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On September 2017, during his visit to Lebanon, the chairman of the Moscow Patriarchate department for external church relations, Metropolitan Hilarion of Volokolamsk, attended the international conference ‘Russia in the Heart of Lebanon’, which took place in the city of Chwaya in northern Lebanon. Addressing its participants, the archpastor said:

Dear Ladies and Gentlemen,

Dear Brothers and Sisters,

I would like to cordially greet you all on behalf of the Primate of the Russian Orthodox Church, His Holiness Patriarch Kirill of Moscow and All Russia.

His Holiness Patriarch Kirill visited Lebanon in 2011, and with his blessing I have come today to this blessed land to take part in the celebrations on the occasion of the 40th anniversary of His Eminence Metropolitan Niphon’s service as representative of the Patriarch of Antioch to the Patriarch of Moscow.

The Russian-Lebanese relations have an age-old history. They are based on our people’s sympathy for each other, mutual aid and support, and respect for the rich spiritual heritage and culture of the two countries. Russia promoted to the propagation of the Christian enlightenment in Lebanon: in the late 19th – early 20th centuries, with the active support of the Imperial Orthodox Palestine Society, about twenty Orthodox schools were founded in Lebanon; hospitals were built and Christian churches and monasteries were restored.

For Russian people, Lebanon was linked with pilgrimage to the Holy Land. The faithful used to make journeys on foot to Jerusalem, passed through Lebanese coastal cities and visited places associated with the earthly life of the Lord Jesus Christ. Indeed, we remember from the Gospel that Christ visited the Tyre and Sydon lands and for an Orthodox Christian every land on which the Lord Saviour set foot is holy. And for Russian pilgrims, Lebanon always was and is a holy land. Riding or walking here and then returning to their homeland, our pilgrims preserved forever in their hearts the memory of the hospitality of local people and love and cordiality they met here. Some pilgrims, staying in Beirut or in other cities and villages in Lebanon brought with them Russian spiritual culture and traditions.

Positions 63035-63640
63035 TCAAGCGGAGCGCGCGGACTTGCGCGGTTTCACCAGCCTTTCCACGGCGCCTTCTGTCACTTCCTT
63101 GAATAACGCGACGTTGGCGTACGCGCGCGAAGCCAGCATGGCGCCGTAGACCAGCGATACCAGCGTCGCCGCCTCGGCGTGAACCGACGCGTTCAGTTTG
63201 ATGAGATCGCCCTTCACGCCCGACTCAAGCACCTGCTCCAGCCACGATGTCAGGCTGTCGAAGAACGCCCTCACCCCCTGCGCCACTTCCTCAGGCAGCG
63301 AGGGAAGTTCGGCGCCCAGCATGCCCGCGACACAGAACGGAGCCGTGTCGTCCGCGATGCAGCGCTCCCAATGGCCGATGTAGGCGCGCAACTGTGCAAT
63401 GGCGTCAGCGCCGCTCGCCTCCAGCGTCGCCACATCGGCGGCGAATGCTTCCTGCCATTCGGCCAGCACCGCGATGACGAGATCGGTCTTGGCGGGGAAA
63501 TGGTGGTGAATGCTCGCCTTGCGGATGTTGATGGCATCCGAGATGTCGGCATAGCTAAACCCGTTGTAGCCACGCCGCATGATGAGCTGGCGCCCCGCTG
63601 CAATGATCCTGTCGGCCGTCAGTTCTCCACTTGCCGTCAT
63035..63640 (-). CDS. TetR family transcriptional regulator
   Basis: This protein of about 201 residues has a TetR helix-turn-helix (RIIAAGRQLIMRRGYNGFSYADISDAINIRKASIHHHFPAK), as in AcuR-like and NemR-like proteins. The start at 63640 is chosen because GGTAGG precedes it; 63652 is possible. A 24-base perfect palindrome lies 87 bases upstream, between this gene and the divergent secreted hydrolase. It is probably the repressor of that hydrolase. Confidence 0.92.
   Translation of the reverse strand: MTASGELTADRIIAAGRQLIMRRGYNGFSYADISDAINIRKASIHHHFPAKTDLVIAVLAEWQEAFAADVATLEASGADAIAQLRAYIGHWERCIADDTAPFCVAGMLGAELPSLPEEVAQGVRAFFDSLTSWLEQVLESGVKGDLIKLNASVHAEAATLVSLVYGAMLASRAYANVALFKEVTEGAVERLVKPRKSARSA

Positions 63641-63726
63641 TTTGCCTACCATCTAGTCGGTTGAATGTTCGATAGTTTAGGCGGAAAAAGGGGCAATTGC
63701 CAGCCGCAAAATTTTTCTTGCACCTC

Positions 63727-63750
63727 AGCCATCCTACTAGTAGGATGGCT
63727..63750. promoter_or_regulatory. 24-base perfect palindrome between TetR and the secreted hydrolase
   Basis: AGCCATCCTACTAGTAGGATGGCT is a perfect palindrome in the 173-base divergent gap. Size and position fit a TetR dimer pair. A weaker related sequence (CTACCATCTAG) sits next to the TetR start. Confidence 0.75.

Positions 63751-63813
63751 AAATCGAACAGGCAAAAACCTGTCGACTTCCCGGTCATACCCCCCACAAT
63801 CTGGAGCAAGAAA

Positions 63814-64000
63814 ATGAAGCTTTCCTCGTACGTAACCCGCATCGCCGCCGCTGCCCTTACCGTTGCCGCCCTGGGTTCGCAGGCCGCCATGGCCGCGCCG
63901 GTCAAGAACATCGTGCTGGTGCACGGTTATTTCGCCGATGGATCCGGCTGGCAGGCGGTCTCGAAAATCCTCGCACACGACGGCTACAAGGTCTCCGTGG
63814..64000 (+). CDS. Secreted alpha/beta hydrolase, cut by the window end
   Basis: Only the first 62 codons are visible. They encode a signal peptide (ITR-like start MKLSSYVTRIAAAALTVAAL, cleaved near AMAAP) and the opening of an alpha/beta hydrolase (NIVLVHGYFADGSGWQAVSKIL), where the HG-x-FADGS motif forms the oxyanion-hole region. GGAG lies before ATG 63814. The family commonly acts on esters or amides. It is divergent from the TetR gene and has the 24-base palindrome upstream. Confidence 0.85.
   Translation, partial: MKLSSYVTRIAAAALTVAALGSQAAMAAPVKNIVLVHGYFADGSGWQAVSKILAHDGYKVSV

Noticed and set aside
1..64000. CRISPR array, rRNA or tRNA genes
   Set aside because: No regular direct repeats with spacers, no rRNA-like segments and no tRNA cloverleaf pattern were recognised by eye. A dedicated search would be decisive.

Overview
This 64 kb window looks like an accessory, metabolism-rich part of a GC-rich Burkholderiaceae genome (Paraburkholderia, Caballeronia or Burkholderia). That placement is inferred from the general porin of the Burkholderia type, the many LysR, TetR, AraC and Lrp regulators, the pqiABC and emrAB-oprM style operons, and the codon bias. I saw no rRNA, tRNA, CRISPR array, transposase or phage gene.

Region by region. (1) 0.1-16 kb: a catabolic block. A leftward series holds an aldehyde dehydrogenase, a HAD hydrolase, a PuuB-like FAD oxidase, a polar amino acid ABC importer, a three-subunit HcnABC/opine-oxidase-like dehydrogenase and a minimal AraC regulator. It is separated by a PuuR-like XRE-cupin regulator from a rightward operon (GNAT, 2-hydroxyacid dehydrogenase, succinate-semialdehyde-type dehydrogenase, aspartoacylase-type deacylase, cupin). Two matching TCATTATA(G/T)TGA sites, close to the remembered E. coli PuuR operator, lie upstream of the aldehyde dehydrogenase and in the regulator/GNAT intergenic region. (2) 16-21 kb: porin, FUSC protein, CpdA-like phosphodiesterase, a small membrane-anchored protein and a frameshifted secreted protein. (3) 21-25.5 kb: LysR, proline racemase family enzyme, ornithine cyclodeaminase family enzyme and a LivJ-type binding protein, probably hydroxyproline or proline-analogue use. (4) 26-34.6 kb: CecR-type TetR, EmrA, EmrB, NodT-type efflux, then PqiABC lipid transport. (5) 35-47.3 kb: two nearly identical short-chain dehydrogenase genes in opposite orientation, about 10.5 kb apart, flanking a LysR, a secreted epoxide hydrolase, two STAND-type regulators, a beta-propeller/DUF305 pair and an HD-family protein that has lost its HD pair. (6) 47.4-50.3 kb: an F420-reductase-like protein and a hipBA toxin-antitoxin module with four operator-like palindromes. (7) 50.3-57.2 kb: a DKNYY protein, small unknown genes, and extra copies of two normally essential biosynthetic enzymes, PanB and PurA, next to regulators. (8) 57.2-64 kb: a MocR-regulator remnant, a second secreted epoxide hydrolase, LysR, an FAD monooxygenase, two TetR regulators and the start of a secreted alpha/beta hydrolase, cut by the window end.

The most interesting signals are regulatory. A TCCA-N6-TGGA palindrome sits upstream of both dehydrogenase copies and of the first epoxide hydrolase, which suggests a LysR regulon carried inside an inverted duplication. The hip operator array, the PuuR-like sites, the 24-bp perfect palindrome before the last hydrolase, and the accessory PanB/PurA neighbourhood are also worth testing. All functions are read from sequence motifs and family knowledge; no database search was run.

In the 20th century the waves of emigration from Russia to Lebanon also contributed to the development of science and technology and various other aspects of the life of society. Russian engineers, topographers, educators and cultural figures made their contribution to the formation of today’s make-up of the country.

Of special importance to the Russian Church are relations with the Patriarchate of Antioch, with which we tired by the bonds of sincere fraternal love and time-proved friendship.